Cassy searches for Mica, disorientated by the sudden blockade now facing her. She found her, a fair way aways down the road, staring straight back. She tried to muster a call for help, but as the doors to the trucks and car opened, seemingly, and eerily, unanimously, she found no use of rhetoric. Instead, her green eyes lost their fire, replaced with terror, stared longingly at Mica, begging for help.

Mica didn’t move. She just looked on. Then to the dropship, then back to Cassy. She thought about what Cassy had said to her, back on the hill, and how she was met with a stunning indifference back up in the cottage after trying her best to provide some amount of comfort. It didn’t take long for her to make a decision. Avoiding meeting Cassy’s gaze, she turned towards the compound, and ran once more.

Cassy watched the outline of Mica’s body disappear into the lights, and felt something all too familiar to her; crushing betrayal. She paused, stared at where Mica was.

A body blocked her line of sight; towering over her, the bull headed figure that chased them from the cottage. Cassy looked up into the hollowed out eye sockets of the mask. Fiery green eyes stared back, ‘Brother.’ The figure grunted through the mask.

The slamming of a door from behind her drew her attention. She turned slowly, now surrounded by rag-clad figures, all wearing animal heads as mask. Closing off the circle, holding an axe, a man wearing a wolf head. Cassy took a deep breath, focusing herself on the situation at hand. She stared directly at the wolf, ‘Father.’ The wolf headed figure said nothing. Cassy looked around at each individual figure. ’Well? Come on.’ She raised her fists. From the circle, wielding hammers and pitchfork, two assailants approached. They were hesitant, put swung for her. Cassy dodge, then swung back, knocking the hammer wielding ‘Pig’ away. The pitchforking wielding ‘Sheep’ stabbed at her torso, but Cassy darted left, took hold of the pitchfork, and wrenched it from the Sheep’s hands, using it to knock the figure away.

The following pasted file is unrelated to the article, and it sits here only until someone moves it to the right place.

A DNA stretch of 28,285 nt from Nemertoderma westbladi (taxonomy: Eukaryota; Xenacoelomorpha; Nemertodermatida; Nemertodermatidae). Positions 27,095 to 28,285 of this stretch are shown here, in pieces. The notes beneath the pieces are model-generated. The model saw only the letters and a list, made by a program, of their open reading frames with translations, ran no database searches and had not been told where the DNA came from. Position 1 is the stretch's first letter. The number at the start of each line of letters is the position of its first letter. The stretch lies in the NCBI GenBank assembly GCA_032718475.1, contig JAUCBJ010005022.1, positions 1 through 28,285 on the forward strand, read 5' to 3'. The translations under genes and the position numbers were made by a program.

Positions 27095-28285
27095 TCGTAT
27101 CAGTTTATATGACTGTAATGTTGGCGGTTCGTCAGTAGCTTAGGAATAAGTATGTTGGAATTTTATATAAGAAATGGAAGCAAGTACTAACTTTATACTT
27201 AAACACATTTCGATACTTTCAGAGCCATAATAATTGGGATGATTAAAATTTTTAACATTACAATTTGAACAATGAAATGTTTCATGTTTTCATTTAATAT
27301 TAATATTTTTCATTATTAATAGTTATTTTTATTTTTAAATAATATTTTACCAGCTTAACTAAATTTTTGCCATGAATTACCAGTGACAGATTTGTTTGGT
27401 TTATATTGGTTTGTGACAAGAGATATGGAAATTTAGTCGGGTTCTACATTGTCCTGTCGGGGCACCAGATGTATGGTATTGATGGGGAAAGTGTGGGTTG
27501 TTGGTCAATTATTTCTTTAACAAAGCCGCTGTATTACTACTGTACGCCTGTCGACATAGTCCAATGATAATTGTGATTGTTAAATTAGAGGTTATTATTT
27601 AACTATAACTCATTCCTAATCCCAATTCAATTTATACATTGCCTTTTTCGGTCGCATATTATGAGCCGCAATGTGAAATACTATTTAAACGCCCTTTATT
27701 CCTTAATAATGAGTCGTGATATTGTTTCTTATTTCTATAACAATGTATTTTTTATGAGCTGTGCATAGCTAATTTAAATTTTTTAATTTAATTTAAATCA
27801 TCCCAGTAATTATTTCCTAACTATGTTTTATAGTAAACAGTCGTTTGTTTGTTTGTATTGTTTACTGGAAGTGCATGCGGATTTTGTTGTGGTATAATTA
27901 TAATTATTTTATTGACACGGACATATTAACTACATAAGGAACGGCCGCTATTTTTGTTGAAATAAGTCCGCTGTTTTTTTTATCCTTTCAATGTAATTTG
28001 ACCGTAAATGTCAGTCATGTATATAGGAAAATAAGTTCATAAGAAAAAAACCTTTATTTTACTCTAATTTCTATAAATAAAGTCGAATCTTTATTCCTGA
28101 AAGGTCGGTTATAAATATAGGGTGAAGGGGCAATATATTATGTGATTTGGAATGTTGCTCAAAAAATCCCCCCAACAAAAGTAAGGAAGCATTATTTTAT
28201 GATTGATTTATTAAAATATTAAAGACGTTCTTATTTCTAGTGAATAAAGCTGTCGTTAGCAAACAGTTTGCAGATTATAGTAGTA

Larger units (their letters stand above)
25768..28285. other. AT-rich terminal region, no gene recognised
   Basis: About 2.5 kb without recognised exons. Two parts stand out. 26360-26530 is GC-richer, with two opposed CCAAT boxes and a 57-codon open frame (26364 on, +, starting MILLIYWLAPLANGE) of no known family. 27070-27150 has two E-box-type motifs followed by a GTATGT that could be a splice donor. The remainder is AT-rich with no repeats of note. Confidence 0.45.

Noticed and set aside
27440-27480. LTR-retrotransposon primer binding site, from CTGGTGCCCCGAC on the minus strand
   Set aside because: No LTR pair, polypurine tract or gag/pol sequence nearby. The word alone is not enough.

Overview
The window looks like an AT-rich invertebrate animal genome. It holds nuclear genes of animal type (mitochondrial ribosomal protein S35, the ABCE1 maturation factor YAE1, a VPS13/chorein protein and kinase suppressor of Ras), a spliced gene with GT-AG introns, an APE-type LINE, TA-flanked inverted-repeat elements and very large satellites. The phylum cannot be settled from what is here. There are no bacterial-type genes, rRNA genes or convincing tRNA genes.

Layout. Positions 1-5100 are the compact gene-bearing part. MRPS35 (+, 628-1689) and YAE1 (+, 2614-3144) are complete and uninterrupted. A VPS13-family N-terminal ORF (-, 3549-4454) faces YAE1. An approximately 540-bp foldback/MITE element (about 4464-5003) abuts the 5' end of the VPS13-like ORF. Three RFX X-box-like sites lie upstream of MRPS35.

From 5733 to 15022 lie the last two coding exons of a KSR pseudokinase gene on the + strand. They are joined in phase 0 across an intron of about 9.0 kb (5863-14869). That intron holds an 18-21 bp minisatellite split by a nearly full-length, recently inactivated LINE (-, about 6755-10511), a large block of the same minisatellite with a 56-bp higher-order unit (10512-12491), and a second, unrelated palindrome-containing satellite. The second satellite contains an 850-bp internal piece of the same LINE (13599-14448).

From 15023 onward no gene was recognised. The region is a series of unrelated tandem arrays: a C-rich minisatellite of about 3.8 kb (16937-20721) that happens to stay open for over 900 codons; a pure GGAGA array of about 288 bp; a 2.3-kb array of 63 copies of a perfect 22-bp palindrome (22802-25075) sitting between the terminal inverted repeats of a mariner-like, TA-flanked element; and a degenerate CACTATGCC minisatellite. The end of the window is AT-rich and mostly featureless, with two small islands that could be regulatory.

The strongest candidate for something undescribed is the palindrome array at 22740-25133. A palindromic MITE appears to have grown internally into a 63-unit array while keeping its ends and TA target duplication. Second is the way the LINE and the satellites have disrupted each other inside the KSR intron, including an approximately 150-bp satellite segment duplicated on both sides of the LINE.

Cassy was light on her feet, pitchfork in hand, skirting around the group, trying to keep a watchful eye on all of them, but failing to do so. ‘Come on!’, she screamed, ‘Get it over with you sick fu—‘

A deep thud, followed by a grunt and the spitting of blood, Cassy was knocked to the ground. The Bull had driven the metal pipe into the back of her head. Pig and Sheep returned with rope and a bag in their hands, respectively. Cassy tried her hardest to pull herself up, spitting more blood into the dirt.

The rope was wrapped around her wrists, the bag pulled over head, and she lifted up. Cassy felt herself being thrown into the back of the pickup truck. The sound of two pairs of feet joined the clanging of her body onto the metal, followed by the percussion of opening and closing doors. In the darkness, she tried to get a sense of balance, desperately searching for detail through the dark fabric as to where she might be. The growling of the engines started up once more, and Cassy felt the vehicle lurch and start to move.